WATCH: California Deputy Kills Man by Slamming Head into Car, then Choking him
A horrific act of police abuse was caught on body cam showing an enraged California sheriff's deputy slamming a man's head against his own car while trying to pull him through the driver-side window as the man's foot remained lodged in the steering wheel.
Somona County sheriff's deputy Charles Blount then placed the driver, David Glen Ward, into a chokehold for 30 seconds while deputy Jason Little tasered him. Ward stopped breathing and was pronounced dead at a local hospital.
Deputies were angry that Ward had bitten their fingers as they kept yanking him out the window despite him moaning in pain about his leg stuck in the steering wheel.
Police say a few days earlier, Ward reported his car stolen after telling police he had been carjacked. But he somehow got it back which was why he was driving when deputies tried to pull him over.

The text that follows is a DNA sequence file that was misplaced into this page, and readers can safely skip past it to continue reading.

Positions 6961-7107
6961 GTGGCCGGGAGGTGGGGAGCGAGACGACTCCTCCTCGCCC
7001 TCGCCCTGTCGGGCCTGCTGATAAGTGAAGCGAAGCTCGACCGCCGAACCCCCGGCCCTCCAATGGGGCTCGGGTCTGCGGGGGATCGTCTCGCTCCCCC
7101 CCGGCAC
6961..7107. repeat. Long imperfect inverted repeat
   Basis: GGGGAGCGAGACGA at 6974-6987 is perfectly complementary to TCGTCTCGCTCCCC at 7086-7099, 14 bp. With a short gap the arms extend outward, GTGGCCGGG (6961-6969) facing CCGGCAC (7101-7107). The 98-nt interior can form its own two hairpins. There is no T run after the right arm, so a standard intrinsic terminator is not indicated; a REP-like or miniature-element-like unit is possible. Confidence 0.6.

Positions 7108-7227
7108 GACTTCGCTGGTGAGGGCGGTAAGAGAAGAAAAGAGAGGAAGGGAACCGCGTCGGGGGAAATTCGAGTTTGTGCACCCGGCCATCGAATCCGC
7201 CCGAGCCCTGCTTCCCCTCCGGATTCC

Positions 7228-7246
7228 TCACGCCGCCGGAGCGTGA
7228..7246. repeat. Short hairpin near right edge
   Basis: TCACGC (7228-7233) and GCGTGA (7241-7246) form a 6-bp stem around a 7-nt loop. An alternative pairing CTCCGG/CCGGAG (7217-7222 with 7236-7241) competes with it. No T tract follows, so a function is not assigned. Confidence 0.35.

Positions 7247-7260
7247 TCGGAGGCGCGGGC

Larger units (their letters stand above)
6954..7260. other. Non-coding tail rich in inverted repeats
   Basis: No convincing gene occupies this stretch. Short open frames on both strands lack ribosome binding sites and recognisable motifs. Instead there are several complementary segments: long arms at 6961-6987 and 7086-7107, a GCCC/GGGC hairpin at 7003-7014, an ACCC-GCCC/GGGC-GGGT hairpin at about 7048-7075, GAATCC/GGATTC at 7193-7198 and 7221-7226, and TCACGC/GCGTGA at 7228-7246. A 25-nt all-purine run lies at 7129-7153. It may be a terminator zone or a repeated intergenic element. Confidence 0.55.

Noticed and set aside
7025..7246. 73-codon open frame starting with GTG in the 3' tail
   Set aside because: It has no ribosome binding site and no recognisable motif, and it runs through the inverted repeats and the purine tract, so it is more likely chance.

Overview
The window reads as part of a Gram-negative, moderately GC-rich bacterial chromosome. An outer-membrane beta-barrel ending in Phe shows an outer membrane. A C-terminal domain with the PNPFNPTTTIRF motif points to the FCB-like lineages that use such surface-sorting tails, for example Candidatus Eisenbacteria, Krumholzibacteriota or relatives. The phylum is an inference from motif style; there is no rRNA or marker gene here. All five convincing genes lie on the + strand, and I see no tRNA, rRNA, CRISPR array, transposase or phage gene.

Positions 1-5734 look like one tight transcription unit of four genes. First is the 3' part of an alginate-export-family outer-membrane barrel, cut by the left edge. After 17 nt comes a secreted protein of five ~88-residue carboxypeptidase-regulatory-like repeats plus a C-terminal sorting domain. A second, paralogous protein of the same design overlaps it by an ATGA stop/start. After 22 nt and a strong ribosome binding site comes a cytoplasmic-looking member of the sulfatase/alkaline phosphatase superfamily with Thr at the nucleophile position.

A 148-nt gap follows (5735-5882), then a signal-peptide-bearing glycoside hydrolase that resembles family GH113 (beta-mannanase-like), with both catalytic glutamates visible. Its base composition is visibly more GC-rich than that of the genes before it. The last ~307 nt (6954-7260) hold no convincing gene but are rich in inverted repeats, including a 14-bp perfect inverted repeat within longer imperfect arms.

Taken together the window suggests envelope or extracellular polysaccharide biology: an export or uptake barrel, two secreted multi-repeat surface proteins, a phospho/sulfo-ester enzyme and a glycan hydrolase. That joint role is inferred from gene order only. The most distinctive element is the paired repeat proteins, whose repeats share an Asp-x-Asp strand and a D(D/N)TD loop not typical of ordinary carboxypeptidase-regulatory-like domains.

The incident took place November 27 at around 5:40 a.m. and resulted in Blount's "termination" – not that he will stop receiving paychecks anytime soon.
According to NBC News:
"The way Deputy Blount handles the entire situation is extremely troubling," Essick said in the video. "As a result, I have served Deputy Blount with a notice of termination. He has been on administrative leave since this incident occurred and he will remain on leave until the conclusion of this investigation and all potential appeals have taken place."
Harry Stern, Blount's attorney, defended the deputy's actions and slammed what he called the sheriff's "hasty" response as a product of "political expediency."
Stern also emphasized that the deputy was still employed, despite the notice of termination, because the probe had not yet concluded. "Deputy Blount has not been fired yet," the lawyer said. "If and when that happens, we will absolutely appeal."
The incident occurred on Nov. 27, shortly after Ward reported his car stolen. The Santa Rosa Police Department had seen his vehicle travel past and contacted the sheriff's office to help recover it.